St Vincent and the Grenadines, “This is the worst disaster in living memory to hit the island”

Caritas organisations in the Caribbean islands are rallying around the island of St Vincents after 20,000 people were evacuated following the eruption of La Soufrière volcano.

Even though people are out of the “red zone” around the volcano, the population continues to face tremors, further eruptions and heavy ash fall, which is causing respiratory problems, poor visibility and which is so heavy that it has caused roofs to collapse.

Caritas organisations in the Caribbean islands are rallying around the island of St Vincent after the eruption of La Soufrière volcano.

Photo by Caritas St. Vincent

Caritas organisations in St Lucia, Grenada, Dominica, along with Catholic Relief Services (a US member of the Caritas confederation) have all mobilised and are working together to provide items such as food, water, hygiene kits, face masks, shields, goggles and also provide emergency response expertise and support.

“This is the worst disaster in living memory to hit the island,” says Marcia Haywood, regional coordinator of Caritas Antilles, located on a neighbouring island.

“People are traumatised because they can’t return to their homes. Some people didn’t want to leave in the first place because they were worried about what might happen to their homes. The ash plumes are affecting people’s breathing and they are also affecting the air quality and visibility of nearby islands.”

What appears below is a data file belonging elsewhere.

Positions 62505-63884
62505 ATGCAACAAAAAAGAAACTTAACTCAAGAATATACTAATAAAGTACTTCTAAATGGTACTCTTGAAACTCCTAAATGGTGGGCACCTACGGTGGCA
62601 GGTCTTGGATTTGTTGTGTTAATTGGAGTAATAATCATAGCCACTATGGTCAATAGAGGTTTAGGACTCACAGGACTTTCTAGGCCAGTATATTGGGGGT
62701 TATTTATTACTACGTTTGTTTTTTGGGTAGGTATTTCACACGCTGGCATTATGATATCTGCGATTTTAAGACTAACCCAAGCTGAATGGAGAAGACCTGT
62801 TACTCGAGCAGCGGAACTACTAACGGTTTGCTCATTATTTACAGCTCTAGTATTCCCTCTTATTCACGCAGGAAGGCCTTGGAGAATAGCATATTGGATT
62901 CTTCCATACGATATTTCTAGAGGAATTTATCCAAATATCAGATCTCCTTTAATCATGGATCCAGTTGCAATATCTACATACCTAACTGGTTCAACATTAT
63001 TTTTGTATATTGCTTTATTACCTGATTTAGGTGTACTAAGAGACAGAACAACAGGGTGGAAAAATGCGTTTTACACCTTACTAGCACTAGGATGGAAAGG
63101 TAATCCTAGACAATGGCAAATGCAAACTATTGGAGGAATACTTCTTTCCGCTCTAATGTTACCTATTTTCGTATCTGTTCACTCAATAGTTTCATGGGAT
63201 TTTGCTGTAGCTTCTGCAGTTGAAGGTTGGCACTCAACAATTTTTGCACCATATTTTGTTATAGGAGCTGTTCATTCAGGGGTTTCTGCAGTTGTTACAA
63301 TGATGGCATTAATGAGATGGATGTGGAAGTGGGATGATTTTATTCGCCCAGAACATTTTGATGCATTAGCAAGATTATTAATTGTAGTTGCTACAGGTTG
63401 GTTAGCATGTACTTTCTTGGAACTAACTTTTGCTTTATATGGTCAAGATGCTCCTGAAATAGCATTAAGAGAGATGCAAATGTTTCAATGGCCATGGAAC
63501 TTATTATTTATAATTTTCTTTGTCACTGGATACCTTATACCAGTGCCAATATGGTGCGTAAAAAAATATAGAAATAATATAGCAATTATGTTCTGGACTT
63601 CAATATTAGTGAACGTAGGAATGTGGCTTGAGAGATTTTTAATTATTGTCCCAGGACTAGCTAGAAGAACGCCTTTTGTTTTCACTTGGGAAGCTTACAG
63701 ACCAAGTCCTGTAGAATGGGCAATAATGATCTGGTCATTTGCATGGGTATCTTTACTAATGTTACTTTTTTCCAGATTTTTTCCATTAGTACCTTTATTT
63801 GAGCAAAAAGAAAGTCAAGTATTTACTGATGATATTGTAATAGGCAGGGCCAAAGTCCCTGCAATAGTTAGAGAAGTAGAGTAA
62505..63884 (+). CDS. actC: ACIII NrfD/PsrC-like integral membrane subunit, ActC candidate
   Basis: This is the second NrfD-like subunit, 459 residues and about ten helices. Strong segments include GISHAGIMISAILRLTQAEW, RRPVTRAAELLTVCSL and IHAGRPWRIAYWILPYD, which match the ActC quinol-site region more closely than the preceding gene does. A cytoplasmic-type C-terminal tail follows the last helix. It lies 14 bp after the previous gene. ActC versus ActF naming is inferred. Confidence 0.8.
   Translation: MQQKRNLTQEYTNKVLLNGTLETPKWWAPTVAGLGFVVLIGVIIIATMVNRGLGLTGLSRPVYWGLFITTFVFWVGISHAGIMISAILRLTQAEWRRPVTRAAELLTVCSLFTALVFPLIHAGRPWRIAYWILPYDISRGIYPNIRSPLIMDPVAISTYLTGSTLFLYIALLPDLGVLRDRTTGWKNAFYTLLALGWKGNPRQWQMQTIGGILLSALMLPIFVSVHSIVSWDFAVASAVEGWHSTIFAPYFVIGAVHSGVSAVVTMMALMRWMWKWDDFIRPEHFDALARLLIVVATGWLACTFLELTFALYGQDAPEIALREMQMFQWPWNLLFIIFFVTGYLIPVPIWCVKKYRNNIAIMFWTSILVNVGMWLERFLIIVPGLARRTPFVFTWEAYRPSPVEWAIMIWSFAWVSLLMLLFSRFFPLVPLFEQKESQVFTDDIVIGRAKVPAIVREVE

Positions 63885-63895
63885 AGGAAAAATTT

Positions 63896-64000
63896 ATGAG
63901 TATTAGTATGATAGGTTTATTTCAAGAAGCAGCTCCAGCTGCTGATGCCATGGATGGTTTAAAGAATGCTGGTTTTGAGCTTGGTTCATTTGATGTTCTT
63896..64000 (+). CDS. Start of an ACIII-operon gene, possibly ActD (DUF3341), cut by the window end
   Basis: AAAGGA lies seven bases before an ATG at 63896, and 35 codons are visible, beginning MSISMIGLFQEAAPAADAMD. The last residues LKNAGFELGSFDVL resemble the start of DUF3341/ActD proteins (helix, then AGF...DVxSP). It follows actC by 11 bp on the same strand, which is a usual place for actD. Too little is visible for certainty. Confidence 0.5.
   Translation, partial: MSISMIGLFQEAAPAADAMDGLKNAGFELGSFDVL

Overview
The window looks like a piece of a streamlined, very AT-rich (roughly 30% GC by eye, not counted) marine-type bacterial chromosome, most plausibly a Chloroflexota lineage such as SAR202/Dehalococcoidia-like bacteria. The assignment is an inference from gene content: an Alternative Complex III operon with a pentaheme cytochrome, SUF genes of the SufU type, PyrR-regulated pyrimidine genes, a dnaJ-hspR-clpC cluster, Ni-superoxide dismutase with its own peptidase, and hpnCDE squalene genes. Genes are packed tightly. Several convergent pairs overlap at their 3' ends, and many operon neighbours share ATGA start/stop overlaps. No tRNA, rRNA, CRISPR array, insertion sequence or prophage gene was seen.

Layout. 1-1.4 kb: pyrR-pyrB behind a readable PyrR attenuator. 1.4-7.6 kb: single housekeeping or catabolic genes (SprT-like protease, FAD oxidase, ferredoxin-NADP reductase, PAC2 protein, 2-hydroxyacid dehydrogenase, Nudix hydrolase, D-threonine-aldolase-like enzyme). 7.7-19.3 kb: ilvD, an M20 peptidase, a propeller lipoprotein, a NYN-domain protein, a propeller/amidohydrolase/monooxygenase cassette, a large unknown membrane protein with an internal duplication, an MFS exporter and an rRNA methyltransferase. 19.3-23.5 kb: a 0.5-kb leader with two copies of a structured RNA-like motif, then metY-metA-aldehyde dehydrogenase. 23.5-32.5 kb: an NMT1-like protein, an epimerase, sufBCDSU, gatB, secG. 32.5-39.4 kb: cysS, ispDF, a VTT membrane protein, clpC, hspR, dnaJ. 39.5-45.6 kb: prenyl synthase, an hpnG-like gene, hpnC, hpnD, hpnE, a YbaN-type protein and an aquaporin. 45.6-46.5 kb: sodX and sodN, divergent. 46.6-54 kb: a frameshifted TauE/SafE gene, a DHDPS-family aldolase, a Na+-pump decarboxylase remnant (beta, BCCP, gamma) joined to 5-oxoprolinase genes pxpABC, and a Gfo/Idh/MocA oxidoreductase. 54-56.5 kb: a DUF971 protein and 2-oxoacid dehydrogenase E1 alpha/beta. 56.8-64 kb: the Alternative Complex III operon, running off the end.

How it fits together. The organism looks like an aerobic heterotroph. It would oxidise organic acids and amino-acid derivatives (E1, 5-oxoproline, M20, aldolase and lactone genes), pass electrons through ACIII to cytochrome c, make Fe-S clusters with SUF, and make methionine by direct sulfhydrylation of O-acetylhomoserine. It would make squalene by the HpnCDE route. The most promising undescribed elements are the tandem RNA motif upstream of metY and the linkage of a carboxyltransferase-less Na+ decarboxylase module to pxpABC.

Caritas is currently carrying out a further assessment of people’s needs and an emergency coordinator is being sent from St Lucia. Caritas has mobilised young volunteers on St Vincents who have been specially trained in emergency response.

Caritas organisations in the Caribbean islands are rallying around the island of St Vincent after the eruption of La Soufrière volcano.

Photo by Caritas St. Vincent

“Caritas has a youth training programme to encourage young people to become first responders,” says Ms Haywood. “Our islands experience hurricanes every year and a lot of work has been done to ensure our Caritas organisations have people with the expertise to deal with emergencies. We already know that this year’s hurricane season is going to be above average.”

Ms Haywood says that the COVID-19 crisis is now being aggravated by the eruption of the volcano, which promises to be a ‘crisis within a crisis’, and because of the proximity of the people who have been displaced, it is feared that the rate of contagion will increase.

The pandemic and the need for quarantining also complicates the movement of people from the island and also the deployment of emergency support staff to the island. Anyone arriving on St Vincents has to isolate for 21 days.

La Soufrière had been dormant since 1979 and the last eruption didn’t cause any casualties. It started to show signs of activity in December 2020 before the April eruptions.

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